By MATT SHAPIRO
I'm a huge Oscars nerd, not because the Oscars are great at picking the best films* but because the Oscars are about movies and I love every excuse to watch and discuss movies. But if you care about the Oscars as I do and you watch the Oscars long enough, you start to notice patterns in the films that are nominated.
Here are my favorite patterns for picking Oscar films to watch.
Watch "Mad Max: Fury Road"
This isn't a pattern, but don't argue with me. Just watch it. If you have even a passing interest in action films, this is one of the all-time greats. It is a fantastic film from start to end with endless creativity, fabulous direction and wonderful performances from everyone involved. It's just perfect.
Also, go read as much as you can about the production of "Mad Max." Everyone likes to point to the sheer absurdity of this character, but the inspiration for Doof Warrior** is actually conjured up out of a historical view of tribal warfare.
"Mad Max" is filled with details like these ... details you may not realize have been crafted meticulously by Miller and the production team to create a stunning world. "Mad Max" is a miracle of a movie.
Acting Awards Are about Characters
About half of the acting awards should really be given to the writers for writing great characters. Knowing this, cross-reference the Best Screenplay nominations with the Best Actor and Best Actress nominations to see which movies are really worth watching.
For example, in the Best Actor category, this gives us Leonardo DiCaprio in "The Revenant" and Matt Damon in "The Martian." (Spoiler alert: Leo will win.)
Watch Everything in Cinematography
There are lots of reasons a movie can be nominated for Best Picture. But the movies nominated for Best Cinematography all have one thing in common: They look awesome.
Nothing stirs my heart more than watching something breathtaking. There were a lot of things I didn't like about "Life of Pi" (winner of Best Cinematography in 2013) but it was a gorgeous movie, a visual feast. I'm willing to overlook a great deal of faults when a movie is just plain fun to watch.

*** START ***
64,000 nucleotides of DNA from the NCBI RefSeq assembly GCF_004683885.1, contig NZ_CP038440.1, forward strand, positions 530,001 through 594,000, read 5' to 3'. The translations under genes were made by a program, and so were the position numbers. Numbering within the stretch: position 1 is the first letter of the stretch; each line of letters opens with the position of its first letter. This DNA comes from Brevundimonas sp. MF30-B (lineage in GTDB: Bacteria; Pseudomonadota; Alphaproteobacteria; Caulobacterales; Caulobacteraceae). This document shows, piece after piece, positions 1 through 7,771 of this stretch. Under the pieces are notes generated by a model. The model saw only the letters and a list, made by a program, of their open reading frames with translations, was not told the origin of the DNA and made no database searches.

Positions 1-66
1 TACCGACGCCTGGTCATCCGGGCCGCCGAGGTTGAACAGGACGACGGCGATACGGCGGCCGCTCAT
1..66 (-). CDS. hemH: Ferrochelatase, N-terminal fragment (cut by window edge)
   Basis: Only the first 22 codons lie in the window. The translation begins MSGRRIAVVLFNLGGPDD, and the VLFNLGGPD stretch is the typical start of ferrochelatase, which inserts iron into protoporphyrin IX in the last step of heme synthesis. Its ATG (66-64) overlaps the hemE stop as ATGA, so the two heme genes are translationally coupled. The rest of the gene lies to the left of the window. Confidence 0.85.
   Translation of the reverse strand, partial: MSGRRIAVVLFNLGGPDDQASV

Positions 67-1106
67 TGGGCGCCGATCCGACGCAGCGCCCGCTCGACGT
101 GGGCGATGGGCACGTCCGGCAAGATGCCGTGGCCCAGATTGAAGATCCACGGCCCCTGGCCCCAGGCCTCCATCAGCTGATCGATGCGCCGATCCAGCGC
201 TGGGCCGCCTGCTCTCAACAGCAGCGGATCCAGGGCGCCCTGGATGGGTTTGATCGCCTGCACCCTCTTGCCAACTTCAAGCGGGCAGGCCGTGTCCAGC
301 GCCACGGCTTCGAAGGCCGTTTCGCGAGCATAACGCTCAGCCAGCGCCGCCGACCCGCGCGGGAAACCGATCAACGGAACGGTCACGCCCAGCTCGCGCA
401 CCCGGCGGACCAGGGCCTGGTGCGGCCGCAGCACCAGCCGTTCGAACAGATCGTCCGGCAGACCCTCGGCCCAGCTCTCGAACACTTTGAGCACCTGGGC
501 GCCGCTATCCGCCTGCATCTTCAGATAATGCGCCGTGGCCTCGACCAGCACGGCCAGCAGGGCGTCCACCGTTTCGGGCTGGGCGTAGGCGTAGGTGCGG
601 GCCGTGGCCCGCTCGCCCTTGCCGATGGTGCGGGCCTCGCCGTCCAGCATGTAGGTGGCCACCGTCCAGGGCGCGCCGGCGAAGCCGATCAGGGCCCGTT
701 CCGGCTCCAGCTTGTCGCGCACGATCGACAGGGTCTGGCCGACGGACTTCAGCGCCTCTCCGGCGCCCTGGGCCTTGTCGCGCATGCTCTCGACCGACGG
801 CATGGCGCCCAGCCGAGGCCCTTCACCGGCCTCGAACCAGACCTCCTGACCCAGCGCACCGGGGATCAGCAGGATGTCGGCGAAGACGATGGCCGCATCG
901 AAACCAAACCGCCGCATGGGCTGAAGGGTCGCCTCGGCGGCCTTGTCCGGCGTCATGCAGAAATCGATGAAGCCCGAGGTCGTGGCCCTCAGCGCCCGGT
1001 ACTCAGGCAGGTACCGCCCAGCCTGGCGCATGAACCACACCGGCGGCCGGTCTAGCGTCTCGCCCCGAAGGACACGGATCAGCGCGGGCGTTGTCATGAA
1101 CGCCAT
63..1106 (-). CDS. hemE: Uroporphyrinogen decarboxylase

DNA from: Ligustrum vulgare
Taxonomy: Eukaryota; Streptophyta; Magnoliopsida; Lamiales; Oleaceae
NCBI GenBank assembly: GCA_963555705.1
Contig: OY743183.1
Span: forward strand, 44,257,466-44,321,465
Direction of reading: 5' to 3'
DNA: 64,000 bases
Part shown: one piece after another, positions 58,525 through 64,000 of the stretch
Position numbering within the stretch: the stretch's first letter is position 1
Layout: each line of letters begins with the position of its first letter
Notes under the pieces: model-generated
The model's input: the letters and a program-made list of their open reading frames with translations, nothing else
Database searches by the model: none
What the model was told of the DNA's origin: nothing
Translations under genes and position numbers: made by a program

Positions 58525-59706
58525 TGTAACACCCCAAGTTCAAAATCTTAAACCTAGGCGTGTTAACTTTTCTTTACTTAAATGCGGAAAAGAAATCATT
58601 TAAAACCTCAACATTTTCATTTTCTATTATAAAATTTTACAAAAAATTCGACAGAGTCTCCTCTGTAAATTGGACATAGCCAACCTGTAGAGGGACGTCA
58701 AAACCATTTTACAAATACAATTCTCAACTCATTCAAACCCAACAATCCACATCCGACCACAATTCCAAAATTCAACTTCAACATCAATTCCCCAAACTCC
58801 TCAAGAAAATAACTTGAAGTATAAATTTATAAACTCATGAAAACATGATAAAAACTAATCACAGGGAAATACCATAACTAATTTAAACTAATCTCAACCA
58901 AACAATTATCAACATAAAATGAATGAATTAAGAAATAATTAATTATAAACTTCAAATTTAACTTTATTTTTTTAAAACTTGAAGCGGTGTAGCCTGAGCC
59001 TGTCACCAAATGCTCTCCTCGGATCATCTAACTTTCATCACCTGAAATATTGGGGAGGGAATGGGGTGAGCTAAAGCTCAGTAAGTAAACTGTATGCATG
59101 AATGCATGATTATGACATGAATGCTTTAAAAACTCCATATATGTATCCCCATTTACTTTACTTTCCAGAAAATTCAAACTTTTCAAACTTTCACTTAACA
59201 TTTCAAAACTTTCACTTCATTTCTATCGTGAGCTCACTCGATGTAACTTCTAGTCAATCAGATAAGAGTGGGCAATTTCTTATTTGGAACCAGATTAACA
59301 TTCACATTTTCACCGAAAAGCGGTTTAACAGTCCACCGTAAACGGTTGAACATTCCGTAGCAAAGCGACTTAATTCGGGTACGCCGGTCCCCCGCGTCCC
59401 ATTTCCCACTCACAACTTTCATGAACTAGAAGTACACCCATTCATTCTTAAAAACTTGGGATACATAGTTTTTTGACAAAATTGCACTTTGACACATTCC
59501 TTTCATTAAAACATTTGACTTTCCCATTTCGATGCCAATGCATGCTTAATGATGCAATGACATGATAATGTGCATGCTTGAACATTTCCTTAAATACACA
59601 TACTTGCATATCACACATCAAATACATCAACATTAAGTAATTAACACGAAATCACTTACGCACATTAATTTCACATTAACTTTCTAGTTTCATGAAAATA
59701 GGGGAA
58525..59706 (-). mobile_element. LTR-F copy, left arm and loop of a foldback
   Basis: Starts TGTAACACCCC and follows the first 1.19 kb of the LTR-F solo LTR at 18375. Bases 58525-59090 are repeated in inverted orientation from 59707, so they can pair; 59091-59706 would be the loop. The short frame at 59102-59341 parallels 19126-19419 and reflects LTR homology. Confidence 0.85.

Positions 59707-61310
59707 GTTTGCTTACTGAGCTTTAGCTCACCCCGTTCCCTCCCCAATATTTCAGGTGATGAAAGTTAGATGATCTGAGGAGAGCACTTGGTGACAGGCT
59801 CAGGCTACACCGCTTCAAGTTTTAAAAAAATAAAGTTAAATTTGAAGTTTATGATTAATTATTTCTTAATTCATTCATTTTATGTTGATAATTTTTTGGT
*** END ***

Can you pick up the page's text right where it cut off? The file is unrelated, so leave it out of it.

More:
(You're welcome, Zack Snyder, the man who seems capable of only making deeply flawed movies with stunning visuals.)
Also, I'm trying to start a movement to get Roger Deakins his Oscar. He's my hero, having been nominated 13 times for cinematography without a single win. He is an unparalleled visual genius who has also worked on the visually stunning animated films "WALL-E," "How to Train Your Dragon" and "Rango."
If you can help me help him win his long overdue Oscar, kindly DM me.
Don't Look Down on "Technical" Oscars
Technical Oscars are important. Everyone looks down on awards for things like editing, visual effects, production design and costume design, but these things can completely make or break a movie.
It is important to understand that Oscars are nominated by the people who work in the that field. Costume design awards are nominated by costume designers, visual effects by visual effects artists.
So when "Cinderella" was nominated in the costume category this year, it was nominated by a group of people who watched the movie and sat in awe of the wonderful elegance of those costumes. I'm straight as an arrow*** but I've never seen a movie that made me fall in love with a dress quite like the live-action "Cinderella."
The Best Film Won't Win. Be OK With That.
I like to watch every film on the Best Picture list every year. The best years are when something I never would have seen becomes a tender favorite of mine. This happened with "The Fighter" (2010) and "In The Bedroom" (2001). Both were smaller movies that I probably wouldn't have sought out absent their nominations, but they became two of my very favorite films.
Don't take it personally when the best film doesn't win. The Academy is dark and full of sorrow and artistic merit is rarely the only element that goes into the voting process. I like to think of the Oscar nominations as a chance to reach out and discover new films. There's always something good hidden in there somewhere.
* I'm still angry about 1999 and I will never get over it.
** Yes, that is actually his name. Doof Warrior.
*** Can an arrow be gay? How would a gay arrow fly? Would that be bad? I don't think so. Why am I spending this much time thinking about this?
Matt Shapiro is a software engineer, data vis designer, genetics data hobbiest, and technical educator based in Seattle. He tweets under @politicalmath, where he is occasionally right about some things.